Our brains make cognitive shortcuts to help us to process these pieces of information. These shortcuts are handy as they prevent us from consciously thinking about everything we do, freeing our minds to concentrate on other things.

When making decisions about people, these processes can become a problem. For people who have grown up in an unequal and prejudiced society where they are regularly exposed to stereotypes and misinformation, unconscious bias leads us to make assumptions, misinterpret information and judge others unfairly.

Let people know that you are a safe person to talk to and that you will take action to support people if they open up to you.

Questions to ask yourself

In September 2020, the young, Black female barrister Alexandra Wilson was one day mistaken to be a defendant rather than a lawyer at her place of work three times. Wilson tweeted about this mistaken identity and was flooded with responses from other Black and ethnic minority professionals who had had similar experiences.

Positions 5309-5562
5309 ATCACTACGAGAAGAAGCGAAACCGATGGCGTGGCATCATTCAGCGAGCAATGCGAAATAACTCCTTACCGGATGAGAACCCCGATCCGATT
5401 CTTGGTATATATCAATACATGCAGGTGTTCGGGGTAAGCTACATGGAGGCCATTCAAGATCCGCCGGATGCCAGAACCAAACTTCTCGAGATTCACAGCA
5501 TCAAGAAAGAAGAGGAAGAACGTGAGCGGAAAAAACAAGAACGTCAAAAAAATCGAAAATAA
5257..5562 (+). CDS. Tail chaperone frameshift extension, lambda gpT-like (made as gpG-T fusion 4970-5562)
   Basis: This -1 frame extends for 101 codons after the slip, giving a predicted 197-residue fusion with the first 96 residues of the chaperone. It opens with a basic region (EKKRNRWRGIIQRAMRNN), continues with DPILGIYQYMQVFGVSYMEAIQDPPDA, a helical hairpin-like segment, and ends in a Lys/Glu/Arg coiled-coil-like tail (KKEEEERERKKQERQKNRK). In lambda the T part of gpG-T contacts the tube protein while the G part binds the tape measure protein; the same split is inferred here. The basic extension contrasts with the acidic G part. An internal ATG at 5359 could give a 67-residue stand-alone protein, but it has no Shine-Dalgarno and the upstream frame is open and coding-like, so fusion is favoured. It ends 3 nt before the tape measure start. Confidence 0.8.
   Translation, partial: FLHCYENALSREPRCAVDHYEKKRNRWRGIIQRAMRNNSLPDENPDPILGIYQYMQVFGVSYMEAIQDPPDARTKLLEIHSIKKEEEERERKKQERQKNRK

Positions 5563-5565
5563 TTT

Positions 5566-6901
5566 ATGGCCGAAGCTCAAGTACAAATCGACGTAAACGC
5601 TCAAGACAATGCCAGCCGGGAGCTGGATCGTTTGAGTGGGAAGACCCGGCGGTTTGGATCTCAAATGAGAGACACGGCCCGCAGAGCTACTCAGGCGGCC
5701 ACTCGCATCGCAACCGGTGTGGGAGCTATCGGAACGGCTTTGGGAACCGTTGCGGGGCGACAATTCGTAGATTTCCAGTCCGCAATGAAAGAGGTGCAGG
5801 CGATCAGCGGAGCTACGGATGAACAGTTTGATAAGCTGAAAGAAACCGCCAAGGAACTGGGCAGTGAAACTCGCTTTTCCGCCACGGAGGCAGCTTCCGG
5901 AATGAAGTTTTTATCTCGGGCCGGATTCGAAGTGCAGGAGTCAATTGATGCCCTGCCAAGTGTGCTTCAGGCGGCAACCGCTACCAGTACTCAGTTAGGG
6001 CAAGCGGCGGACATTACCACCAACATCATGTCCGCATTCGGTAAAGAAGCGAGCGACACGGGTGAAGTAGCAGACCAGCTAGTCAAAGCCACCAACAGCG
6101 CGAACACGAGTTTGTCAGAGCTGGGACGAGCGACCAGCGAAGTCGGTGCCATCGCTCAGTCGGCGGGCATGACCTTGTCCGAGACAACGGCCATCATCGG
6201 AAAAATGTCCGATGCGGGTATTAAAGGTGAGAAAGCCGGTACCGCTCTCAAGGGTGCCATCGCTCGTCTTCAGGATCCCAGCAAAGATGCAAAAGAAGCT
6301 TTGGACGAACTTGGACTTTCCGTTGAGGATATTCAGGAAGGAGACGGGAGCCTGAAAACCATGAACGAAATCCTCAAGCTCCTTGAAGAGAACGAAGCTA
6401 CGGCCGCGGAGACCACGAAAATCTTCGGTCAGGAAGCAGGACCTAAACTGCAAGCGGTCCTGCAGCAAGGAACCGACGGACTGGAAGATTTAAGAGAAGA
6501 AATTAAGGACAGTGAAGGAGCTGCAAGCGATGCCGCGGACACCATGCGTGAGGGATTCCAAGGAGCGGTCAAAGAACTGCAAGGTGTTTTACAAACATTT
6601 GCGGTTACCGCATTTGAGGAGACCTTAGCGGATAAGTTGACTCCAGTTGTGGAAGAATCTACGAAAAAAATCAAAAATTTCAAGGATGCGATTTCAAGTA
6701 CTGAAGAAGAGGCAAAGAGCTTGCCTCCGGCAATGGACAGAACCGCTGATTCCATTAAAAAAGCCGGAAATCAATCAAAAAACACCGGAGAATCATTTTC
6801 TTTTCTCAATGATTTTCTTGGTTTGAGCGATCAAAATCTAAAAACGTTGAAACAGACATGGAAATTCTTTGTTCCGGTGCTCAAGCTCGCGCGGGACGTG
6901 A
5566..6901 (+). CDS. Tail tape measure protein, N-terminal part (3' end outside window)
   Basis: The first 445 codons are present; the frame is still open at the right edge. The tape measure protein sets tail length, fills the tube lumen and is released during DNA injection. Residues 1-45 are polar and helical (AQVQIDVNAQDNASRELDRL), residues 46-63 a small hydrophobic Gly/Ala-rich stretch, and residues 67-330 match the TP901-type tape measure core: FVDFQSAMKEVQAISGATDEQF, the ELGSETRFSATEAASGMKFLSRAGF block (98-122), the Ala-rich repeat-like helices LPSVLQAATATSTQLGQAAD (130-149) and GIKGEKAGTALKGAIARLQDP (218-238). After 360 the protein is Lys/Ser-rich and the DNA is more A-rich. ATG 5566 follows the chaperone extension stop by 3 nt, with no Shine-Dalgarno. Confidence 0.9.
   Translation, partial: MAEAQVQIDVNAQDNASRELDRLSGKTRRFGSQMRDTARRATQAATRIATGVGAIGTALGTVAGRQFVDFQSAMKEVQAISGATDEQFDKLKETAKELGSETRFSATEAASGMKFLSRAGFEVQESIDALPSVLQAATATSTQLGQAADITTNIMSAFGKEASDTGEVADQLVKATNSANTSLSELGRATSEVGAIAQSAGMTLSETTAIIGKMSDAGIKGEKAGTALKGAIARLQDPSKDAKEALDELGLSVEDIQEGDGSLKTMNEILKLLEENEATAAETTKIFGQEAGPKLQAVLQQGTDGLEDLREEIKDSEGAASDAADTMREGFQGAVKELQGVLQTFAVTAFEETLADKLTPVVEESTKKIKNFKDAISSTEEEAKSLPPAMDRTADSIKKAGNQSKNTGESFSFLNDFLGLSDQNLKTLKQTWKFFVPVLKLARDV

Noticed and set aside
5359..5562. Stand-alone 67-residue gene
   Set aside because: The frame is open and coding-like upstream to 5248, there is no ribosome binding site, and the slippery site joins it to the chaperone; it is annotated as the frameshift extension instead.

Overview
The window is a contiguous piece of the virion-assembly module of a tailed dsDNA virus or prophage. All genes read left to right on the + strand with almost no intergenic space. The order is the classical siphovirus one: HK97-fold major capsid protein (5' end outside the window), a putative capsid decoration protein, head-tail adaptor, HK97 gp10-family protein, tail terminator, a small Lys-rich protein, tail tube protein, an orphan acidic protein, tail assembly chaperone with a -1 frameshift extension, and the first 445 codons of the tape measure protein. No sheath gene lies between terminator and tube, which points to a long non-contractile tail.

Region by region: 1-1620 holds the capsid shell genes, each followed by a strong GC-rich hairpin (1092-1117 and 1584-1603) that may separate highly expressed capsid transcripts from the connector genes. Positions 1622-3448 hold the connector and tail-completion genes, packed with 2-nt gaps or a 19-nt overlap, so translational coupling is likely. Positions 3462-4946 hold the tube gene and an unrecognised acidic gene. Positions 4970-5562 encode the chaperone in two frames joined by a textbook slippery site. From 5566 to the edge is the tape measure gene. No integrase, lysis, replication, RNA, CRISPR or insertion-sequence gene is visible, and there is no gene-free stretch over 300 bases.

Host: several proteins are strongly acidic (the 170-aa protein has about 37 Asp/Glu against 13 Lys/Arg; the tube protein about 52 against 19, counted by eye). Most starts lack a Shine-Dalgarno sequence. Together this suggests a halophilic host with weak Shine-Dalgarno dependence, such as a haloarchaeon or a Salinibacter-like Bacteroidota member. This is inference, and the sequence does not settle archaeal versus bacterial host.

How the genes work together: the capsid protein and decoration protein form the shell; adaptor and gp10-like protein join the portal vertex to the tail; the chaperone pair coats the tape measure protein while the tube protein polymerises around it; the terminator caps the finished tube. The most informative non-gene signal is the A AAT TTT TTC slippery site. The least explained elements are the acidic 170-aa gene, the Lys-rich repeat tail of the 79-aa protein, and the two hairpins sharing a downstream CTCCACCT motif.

Incidents such as these have a severe and long-lasting impact. People experiencing negative stereotypes and assumptions can feel like they don't belong and are unwelcome; they may decide to hide aspects of their identity so that they might better fit in. They can also mean that people are subject to low expectations, which can impact pupils' achievement, or that staff are overlooked for promotion opportunities.

Everyone is impacted by unconscious bias. We can take steps to reduce the impact of unconscious bias in our teaching are outlined below.